Couple of weeks ago Patrick Smacchia reached to me and offered me a license for NDepend. At that time I was actually in some code cleanup in Fast 5 software and though it might be handy to try it. As usual a lot of other things took priority and only now I’m able to start playing with it. Because I needed some codebase that’s not huge and also not small, I took FirebirdClient (both ADO.NET provider as well as EF6 provider). It’s open source so you can try it yourself and it contains some ~10 years old code so there will be something to look at, for sure.
Because it’s NDepend, I have to look at dependencies graph, right? Here it is (you might open the raw image and scroll a lot).
Yes, the layering is not perfect. But it’s not crappy either, is it? Occasional runs with chainsaw causing breaking changes are paying back. At least here. 8-)
Also some metrics were collected. The 184.108.40.206 version has:
- 13 586 LOC
- 243 types
- 2642 methods
- 485 files
All this in 213 source files. And there’s much more in the generated report.
Then I found a feature to compare two versions of sources and draw some statistics from that. Very interesting are rules around API Breaking Changes. Although I’m trying to be pretty organized with FirebirdClient, especially when there’s a breaking change it is discussed upfront, something might slip in. For big projects, this I see as a useful safety net.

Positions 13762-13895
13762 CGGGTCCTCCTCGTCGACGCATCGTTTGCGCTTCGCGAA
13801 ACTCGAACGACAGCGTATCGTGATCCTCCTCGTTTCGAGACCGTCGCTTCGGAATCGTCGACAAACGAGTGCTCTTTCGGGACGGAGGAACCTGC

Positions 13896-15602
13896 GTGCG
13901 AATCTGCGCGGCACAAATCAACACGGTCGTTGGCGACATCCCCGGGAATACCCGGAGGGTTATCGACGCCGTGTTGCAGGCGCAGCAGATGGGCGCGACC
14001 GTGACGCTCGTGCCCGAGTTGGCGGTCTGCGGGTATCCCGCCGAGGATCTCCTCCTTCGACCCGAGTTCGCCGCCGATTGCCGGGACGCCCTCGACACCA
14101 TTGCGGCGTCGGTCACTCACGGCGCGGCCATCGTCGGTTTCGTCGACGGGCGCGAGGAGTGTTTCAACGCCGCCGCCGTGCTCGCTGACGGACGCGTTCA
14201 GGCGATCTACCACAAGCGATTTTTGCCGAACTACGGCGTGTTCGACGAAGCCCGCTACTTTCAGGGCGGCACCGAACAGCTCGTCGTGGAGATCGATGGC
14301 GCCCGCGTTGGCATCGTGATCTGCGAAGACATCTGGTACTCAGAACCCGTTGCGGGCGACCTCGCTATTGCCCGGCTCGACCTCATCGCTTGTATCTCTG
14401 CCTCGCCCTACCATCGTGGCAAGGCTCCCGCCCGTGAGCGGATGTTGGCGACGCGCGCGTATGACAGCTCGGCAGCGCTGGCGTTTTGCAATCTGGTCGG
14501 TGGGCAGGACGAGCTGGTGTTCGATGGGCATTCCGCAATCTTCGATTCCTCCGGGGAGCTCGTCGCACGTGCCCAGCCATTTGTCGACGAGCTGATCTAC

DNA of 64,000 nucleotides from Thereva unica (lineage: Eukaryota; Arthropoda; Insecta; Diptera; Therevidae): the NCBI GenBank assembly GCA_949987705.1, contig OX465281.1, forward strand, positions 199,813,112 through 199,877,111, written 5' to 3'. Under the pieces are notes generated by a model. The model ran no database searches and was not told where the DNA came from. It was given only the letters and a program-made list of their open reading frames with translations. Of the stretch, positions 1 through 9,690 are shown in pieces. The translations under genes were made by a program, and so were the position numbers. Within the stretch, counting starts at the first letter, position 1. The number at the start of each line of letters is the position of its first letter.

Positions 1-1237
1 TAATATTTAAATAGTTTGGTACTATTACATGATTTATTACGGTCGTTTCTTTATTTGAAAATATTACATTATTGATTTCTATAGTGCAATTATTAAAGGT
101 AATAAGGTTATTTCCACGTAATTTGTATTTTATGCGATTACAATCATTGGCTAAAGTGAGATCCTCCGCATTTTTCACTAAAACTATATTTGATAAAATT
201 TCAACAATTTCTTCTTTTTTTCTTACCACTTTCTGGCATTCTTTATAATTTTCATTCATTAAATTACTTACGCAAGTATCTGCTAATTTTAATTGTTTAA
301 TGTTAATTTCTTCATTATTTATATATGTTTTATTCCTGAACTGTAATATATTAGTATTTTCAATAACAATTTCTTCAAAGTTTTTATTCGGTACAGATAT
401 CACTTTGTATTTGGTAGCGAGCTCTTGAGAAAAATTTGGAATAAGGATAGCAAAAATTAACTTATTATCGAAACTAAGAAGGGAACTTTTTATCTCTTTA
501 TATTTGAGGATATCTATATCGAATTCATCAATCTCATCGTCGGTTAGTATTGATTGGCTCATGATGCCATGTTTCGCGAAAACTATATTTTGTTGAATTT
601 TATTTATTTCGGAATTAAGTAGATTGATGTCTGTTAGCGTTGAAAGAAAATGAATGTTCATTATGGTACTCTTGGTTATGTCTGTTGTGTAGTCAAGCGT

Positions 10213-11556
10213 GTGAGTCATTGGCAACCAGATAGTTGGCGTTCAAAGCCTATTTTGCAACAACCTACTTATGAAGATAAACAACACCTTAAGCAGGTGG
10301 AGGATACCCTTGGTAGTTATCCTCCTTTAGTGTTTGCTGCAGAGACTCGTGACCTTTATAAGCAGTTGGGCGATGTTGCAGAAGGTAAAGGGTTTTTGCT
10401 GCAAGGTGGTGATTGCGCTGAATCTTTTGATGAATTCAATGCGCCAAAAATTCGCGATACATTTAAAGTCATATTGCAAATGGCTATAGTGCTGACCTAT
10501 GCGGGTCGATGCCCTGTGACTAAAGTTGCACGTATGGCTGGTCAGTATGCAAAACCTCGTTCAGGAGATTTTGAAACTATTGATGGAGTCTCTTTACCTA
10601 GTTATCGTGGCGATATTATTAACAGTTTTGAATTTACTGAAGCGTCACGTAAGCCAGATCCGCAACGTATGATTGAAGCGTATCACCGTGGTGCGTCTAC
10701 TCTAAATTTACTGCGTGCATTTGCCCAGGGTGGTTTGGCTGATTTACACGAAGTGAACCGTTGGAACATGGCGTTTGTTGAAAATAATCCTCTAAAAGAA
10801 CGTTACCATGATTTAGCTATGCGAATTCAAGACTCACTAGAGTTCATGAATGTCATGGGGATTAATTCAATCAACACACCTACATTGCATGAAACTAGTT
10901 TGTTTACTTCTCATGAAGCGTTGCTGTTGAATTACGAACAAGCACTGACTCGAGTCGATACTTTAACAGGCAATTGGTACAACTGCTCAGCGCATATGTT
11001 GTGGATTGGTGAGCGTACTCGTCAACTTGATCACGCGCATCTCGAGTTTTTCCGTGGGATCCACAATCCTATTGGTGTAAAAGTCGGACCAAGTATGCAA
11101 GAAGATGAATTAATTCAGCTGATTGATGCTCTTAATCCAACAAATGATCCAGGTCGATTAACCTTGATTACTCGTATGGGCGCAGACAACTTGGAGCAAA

So. I took the version 220.127.116.11 and compared it with 18.104.22.168 (because I had that in hands already). Basically looking to see what changed between two major versions. Heck I don’t even remember what was the major theme in 4.x anymore. :) Here’s the report (this time only ADO.NET provider itself).
Interesting that even the functionality was added in general, all the cleanup around resulted in loss of LOC 4,62%, types 2,25%, methods 11,04% and files 2,82%. Only namespaces (one to be precise (the support for Firebird 3’s protocol)) were added 7,14%.
Some other numbers I though might be interesting too.
Code numbers - maximums and averages:
Third-party assemblies usages:
I know looking at the report that there are some critical rules violated. Some might be right. Some (maybe even bigger part) not, in my opinion. Not that these rules are wrong. For generic code they make sense. Here’s it’s often enforced by environment. But if you feel like tackling some of them, feel free to issue a PR.